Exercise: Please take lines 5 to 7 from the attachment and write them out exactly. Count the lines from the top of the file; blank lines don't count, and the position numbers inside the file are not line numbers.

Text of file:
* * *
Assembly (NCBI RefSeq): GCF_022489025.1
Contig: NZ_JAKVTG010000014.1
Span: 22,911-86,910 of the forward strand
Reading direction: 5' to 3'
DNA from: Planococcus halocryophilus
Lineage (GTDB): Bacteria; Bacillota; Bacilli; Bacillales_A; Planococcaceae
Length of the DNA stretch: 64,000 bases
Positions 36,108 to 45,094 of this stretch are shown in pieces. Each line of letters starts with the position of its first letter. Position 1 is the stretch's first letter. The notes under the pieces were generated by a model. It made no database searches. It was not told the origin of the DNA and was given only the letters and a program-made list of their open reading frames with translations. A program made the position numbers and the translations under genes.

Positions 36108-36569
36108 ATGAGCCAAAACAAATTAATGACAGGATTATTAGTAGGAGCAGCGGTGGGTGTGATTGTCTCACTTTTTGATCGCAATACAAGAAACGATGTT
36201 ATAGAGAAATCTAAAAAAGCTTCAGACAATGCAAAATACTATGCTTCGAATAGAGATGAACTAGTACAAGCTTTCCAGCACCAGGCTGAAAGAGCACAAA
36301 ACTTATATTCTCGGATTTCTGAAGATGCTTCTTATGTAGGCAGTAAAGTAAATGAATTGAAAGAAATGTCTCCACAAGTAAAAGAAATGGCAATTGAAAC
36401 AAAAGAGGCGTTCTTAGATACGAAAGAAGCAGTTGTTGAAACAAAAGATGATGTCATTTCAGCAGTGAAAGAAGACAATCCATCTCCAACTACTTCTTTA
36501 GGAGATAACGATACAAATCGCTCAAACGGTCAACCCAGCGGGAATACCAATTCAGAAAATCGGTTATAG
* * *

DNA from: Planococcus halocryophilus
Lineage (GTDB): Bacteria; Bacillota; Bacilli; Bacillales_A; Planococcaceae
Length of the DNA stretch: 64,000 bases